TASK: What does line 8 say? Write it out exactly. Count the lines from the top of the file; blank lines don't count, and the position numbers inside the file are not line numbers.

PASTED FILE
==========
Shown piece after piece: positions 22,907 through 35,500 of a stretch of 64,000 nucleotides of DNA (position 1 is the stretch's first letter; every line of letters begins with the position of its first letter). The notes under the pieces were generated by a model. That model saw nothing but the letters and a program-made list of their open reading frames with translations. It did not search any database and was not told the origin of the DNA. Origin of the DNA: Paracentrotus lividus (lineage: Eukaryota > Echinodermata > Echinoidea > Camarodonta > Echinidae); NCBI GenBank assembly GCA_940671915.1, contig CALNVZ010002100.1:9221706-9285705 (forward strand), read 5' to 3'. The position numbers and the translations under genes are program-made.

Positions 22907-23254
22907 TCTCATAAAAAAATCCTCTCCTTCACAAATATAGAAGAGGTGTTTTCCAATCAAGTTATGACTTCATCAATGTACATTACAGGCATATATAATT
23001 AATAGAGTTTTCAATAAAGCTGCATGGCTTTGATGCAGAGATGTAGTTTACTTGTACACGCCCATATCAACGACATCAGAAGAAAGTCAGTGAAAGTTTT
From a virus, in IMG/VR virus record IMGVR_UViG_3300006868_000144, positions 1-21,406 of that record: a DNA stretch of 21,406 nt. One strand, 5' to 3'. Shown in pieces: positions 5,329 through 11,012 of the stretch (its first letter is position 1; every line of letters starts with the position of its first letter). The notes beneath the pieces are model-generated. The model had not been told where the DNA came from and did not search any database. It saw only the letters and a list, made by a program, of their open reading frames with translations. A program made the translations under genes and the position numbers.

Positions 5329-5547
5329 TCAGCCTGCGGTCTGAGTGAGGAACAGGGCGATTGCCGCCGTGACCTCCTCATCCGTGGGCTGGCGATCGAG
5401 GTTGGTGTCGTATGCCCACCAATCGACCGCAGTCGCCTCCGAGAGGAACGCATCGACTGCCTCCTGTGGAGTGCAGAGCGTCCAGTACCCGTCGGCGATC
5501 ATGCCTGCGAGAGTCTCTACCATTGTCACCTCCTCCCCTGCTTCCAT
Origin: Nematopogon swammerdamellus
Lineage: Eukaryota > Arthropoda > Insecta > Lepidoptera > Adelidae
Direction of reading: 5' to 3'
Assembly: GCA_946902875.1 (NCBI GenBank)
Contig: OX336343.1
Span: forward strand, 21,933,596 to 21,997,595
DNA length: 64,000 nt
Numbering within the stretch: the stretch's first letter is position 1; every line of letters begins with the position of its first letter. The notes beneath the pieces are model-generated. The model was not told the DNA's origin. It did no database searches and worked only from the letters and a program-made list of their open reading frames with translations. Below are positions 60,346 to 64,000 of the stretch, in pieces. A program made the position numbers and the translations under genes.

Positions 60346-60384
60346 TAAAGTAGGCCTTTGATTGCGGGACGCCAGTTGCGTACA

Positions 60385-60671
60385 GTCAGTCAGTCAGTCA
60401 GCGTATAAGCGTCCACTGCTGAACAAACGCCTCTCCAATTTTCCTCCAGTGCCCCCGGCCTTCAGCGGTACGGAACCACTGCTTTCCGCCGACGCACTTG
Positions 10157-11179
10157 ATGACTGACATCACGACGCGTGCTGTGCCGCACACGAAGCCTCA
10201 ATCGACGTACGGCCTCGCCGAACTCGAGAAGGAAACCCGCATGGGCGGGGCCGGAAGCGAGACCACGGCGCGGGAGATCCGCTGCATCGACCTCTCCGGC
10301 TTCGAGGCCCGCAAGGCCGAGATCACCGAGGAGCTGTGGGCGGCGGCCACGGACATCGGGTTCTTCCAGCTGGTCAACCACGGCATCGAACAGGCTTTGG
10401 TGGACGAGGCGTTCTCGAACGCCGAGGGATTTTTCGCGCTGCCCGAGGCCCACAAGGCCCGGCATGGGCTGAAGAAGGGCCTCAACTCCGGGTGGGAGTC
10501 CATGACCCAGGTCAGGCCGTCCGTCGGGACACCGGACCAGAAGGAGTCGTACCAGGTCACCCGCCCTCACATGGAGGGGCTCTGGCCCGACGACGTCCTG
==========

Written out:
5401 GTTGGTGTCGTATGCCCACCAATCGACCGCAGTCGCCTCCGAGAGGAACGCATCGACTGCCTCCTGTGGAGTGCAGAGCGTCCAGTACCCGTCGGCGATC